Clark County Nevada Bail Schedule Is Economically Unfeasible And May Be In Conflict With The Separation Of Powers By: Chris Rasmussen
The Justice Court bail schedule has been nothing short of a disaster causing over crowding of the Clark County Detention Center ( CCDC ). (At the conclusion of this article is a copy of the new bail schedule, also it is linked above.) The problem with this schedule is simple. The C felonies went from $3000 to $20000. This is almost a 7 times increase. A normal C felony could be as simple as unlawful possession of one Xanax pill. If a citizen is stopped by police and three Xanax pills are found in his possession, the bail is $60000.
The idea behind the bail schedule was to simplify the Clark County bail system. This one page document makes it easy for judges, police, and jail employees to quickly determine the bail amount by the category of crime. The problem is that in the worst economic disaster of our generation, citizens accused of crimes are required to either post exorbitant bail or wait to appear before a Justice of the Peace. Many citizens exhaust their funds posting bail leaving no finances for a private attorney. This causes an overload of our public resources as the citizen becomes declared indigent and forced to defend themselves in the justice system with a public defender at taxpayer expense.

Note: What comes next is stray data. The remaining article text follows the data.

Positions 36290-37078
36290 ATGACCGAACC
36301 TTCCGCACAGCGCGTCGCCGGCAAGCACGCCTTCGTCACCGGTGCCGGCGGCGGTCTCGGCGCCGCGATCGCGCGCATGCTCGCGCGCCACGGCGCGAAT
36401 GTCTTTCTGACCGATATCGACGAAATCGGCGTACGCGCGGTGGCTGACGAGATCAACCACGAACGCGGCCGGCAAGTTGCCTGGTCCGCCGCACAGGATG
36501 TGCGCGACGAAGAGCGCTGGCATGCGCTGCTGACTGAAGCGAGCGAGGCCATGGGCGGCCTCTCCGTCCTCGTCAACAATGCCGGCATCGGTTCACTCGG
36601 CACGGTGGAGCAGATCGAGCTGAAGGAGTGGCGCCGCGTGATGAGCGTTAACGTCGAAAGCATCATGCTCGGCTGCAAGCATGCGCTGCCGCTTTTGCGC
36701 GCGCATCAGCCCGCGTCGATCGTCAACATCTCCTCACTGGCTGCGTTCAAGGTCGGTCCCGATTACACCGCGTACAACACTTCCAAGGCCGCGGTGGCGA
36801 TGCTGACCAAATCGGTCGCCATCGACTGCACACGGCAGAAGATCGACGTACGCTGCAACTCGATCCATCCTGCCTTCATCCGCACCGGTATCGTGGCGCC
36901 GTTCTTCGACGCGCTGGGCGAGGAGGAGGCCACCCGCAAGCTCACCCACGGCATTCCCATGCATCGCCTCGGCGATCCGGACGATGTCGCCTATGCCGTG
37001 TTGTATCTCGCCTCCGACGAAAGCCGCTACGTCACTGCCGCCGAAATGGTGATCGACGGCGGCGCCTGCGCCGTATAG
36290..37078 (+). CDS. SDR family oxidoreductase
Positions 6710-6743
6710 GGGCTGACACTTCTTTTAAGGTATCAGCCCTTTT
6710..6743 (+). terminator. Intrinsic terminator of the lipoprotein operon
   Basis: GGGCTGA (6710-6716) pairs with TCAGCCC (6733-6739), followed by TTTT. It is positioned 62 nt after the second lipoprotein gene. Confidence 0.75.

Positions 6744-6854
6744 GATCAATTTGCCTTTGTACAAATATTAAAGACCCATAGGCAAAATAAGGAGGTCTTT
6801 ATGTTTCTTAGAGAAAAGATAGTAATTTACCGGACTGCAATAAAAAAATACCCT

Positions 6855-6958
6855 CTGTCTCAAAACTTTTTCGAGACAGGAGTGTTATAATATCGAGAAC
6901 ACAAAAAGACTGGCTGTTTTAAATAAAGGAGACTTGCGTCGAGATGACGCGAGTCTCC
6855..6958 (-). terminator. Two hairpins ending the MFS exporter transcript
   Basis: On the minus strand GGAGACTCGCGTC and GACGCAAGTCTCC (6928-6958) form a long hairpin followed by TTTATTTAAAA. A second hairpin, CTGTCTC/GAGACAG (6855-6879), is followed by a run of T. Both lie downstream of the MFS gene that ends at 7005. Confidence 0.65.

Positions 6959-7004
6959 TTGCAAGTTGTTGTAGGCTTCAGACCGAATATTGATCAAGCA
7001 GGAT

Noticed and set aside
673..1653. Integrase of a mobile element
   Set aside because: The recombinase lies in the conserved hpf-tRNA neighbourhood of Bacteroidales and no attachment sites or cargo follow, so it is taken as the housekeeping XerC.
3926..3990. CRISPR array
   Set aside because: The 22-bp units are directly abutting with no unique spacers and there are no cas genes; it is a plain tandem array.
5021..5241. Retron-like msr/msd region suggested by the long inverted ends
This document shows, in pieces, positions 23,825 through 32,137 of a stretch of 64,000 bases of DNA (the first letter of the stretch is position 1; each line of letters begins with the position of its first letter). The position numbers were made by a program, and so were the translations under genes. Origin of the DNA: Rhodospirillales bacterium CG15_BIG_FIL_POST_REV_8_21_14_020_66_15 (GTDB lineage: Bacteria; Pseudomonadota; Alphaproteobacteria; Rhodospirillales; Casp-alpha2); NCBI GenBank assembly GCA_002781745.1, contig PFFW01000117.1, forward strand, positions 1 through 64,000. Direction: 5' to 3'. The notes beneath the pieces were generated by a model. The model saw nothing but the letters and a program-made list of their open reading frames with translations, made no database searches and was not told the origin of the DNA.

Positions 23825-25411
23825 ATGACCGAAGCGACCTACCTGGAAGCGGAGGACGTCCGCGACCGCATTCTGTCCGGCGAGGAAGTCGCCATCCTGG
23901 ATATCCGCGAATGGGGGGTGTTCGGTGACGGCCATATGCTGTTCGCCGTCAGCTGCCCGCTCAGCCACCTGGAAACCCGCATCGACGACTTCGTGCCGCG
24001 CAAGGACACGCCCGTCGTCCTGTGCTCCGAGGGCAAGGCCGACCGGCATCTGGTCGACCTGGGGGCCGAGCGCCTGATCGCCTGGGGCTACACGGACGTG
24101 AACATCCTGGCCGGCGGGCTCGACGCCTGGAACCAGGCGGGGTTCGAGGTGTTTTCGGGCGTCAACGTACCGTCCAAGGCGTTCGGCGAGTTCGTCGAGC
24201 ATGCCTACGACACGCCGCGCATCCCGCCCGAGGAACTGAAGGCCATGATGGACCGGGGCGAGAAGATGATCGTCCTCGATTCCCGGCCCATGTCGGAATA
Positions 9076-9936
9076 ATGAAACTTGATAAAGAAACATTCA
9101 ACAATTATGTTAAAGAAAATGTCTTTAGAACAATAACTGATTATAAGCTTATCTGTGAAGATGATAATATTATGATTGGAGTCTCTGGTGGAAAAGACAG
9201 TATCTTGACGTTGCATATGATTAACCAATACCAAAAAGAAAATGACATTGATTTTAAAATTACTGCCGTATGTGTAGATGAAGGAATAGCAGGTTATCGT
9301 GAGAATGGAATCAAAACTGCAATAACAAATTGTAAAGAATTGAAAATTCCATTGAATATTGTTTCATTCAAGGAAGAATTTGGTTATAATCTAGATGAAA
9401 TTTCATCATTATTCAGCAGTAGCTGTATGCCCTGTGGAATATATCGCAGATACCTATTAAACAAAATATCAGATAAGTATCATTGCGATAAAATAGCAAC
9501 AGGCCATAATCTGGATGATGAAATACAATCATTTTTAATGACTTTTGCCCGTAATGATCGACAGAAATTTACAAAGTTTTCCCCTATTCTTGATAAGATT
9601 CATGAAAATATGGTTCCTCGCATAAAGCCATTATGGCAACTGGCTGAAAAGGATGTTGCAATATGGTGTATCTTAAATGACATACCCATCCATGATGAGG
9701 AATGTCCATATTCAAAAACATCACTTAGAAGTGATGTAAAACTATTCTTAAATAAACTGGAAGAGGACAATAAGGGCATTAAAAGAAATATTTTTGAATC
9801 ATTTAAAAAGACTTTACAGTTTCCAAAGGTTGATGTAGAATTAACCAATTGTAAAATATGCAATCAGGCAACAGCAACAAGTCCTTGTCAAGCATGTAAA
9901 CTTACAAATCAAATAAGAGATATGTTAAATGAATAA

Bail bonds companies in Las Vegas and Henderson are also forced to take on the burden. The increase in liability and decrease in available premium places the bail company in a position where their account receivables becomes noncollectable over the term of the bond. Adding insult to injury, if a C felony defendant/bailee flees the jurisdiction and evades capture for six months, the bonding company is forced to pay $20000 where before it was a $3000 liability. Bail companies in Nevada are less likely to post bail for citizens with the increased liability and the obvious inability to collect full premium.
This keeps citizens detained at CCDC. The problem has become so rampant, Las Vegas Metropolitan Police officers are not allowed to book a misdemeanor suspect in to CCDC without contacting a supervisor. The exception being of course, DUI and Domestic Violence cases.
The increase in bail also creates a disproportionate effect on low income citizens. The amount of bail imposed on a citizen is always relative to that citizen’s access to wealth.
This bail schedule needs to be revisited with involvement of all three branches of government. The Clark County Commission, local police agencies, and the judiciary need to have an open dialogue with the community as to resolve the glaring problems with the bail schedule.